CCOG for ATH 207 archive revision 201704
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- Effective Term:
- Fall 2017 through Summer 2019
- Course Number:
- ATH 207
- Course Title:
- Cultural Anthropology: Culture Concepts
- Credit Hours:
- Lecture Hours:
- Lecture/Lab Hours:
- Lab Hours:
Addendum to Course Description
This course examines the lives, field work experiences and anthropological theories of pioneering anthropologists such as William Baldwin Spencer, Franz Boas, Margaret Mead, Julian Steward, E.E. Evans-Pritchard, Marvin Harris, Victor Turner and Clifford Geertz, and additional works by more recent anthropologists, feminists and philosophers such as Michel Foucault, Susan Gal, Pierre Bourdieu, Judith Butler, or Sherry Ortner. In addition, the work of indigenous anthropologists such as Edward Dozier or Alphonso Ortiz or the indigenous critiques of writers such as Vine Deloria Jr, or Linda Tuhiwai Smith may be covered. Theories covered may include classical theories such as cultural evolution, historical anthropology, culture and personality, cultural ecology, and interpretive anthropology, as well as emerging ones, such as hegemony, counter-hegemony, deconstruction, reconstruction, post-modernism and globalization. To be successful in the class, students should be able to read and write at the college level.
Intended Outcomes for the course
1. Trace the history and development of anthropological thought and theory.
2. Master more advanced concepts in cultural anathropology.
3. Critically analyze the roles ideology, social organization, technology and ecnomics play in c ultural desvelopment and change at the local or global level.
4. Reflect on how culture shapes personal and social values at the local and global level.
Social Inquiry and Analysis
Students completing an associate degree at Portland Community College will be able to apply methods of inquiry and analysis to examine social contexts and the diversity of human thought and experience.
- Prepare students for upper division course work in anthropology
- Increase cultural awareness and appreciation of other societies
- Contribute to internationalization efforts across the curriculum
- use an understanding of anthropology to analyze how issues such as power, race, gender, class and sexuality impact fieldwork experience and theoretical ideas
Course Activities and Design
This course is taught online as well in a traditional classroom setting. Course activities include but are not limited to the following:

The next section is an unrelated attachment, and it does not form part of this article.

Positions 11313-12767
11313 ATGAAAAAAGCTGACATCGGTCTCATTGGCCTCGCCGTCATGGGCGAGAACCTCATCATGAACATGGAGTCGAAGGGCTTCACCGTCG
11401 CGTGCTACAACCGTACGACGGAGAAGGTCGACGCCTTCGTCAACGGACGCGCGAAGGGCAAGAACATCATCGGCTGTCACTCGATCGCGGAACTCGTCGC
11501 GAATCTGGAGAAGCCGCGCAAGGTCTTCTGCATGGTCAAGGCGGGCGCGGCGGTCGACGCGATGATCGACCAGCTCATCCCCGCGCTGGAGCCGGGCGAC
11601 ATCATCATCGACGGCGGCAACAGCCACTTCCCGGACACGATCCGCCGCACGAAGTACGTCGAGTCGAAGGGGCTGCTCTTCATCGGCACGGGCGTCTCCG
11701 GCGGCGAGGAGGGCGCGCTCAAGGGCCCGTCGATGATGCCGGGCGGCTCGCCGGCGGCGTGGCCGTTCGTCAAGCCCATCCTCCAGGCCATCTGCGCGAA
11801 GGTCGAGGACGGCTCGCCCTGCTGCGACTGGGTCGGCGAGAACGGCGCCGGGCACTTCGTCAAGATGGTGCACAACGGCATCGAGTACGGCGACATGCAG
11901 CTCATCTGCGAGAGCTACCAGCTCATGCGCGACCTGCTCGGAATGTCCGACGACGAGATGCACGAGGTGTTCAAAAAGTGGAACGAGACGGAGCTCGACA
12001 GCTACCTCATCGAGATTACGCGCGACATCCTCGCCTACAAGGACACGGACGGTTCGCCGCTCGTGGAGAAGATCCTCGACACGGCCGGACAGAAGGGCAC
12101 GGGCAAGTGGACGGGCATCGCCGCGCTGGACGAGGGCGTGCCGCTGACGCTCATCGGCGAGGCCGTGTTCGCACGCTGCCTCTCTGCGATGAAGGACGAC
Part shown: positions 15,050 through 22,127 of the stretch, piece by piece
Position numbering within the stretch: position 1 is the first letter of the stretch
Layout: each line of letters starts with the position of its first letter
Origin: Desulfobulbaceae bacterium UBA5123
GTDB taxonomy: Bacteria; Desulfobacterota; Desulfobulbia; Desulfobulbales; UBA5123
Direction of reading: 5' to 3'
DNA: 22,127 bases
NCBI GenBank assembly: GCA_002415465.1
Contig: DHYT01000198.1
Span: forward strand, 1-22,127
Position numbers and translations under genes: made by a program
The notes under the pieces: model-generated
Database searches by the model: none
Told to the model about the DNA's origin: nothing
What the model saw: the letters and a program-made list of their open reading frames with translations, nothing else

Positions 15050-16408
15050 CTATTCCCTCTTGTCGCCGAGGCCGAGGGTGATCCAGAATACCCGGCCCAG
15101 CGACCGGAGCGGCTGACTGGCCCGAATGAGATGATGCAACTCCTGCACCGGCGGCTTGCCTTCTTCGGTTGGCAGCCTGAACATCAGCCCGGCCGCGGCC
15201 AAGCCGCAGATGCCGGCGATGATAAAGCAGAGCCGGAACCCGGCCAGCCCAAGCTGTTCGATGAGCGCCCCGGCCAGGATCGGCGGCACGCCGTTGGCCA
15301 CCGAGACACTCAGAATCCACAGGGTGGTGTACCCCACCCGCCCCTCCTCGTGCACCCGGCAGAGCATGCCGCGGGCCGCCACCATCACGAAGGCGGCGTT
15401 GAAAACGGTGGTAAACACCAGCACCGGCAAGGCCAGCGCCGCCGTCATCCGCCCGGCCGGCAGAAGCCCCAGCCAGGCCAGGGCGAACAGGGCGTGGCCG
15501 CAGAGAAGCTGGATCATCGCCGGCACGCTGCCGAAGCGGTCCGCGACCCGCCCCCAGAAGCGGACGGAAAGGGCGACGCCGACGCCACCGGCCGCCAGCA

- small group discussions or exercises
- speed culturing or other events
- online discussion forums
- participant-observation exercises
- collection of life histories
- ethnographic film viewing and analysis
Outcome Assessment Strategies
Assessment strategies may include but are not limited to any of the following:
- student presentations
- short papers
- term papers
- research projects
Course Content (Themes, Concepts, Issues and Skills)
- culture as a concept that changes over time
- the history and development of different anthropological theories
- highlight the lives and ethnographic research of pioneering anthropologists
- examine the lives and ethnographic research of contemporary anthropologists and the continuing development of anthropological theory
- ongoing controversies within anthropology
- effect of enculturation on personality development
- analysis of different anthropological methods
- ethical issues in ethnography
- cultural differences in political power and the impact of colonialism
- influence of race, class, gender and sexuality on fieldwork experience and theory development
- cultural evolution
- cultural relativism
- cultural ecology
- culture and personality
- read and write at the college level
- participate in class discussion and group work
- discuss various anthropological theories
- understand the concept of culture
Instructional Goals and Objectives:
The instructor will teach in accordance with the goals and objectives listed in this Course Content Guide. The Course Content Guides are developed by college-wide subject area faculty and are approved by the administration.
The study of culture as a historical concept in anthropology gives students an opportunity to understand how the discipline developed as a science. It also highlights the various debates that have occurred or are still occurring among scholars. This process challenges students to develop their critical reasoning and problem solving skills by evaluating the merits and pitfalls of various theories.
1. Define and understand the concept of culture from a historical perspective.
2. Compare and contrast several anthropological theories and concepts such as:
19th century evolution, multilinear evolution, eugenics,
historical anthropology, determinism
diffusion, cultural relativism, hegemony, counter-hegemony
culture and personality, feminism, post-colonialism
functionalism, structural functionalism, deconstruction, reconstruction
cultural ecology, post-modernism, globalization
symbolic and interpretive anthropology, colonial critique
3. Develop critical reasoning skills and cultural awareness in students.
Text:: Anthropological Theory 5th edition by McGee and Warms or another comparable text which may include a collection of original articles written by a variety of important anthropologists and or biographical and other background data. Original fieldwork data, current online articles or other readings or resource materials may also be included.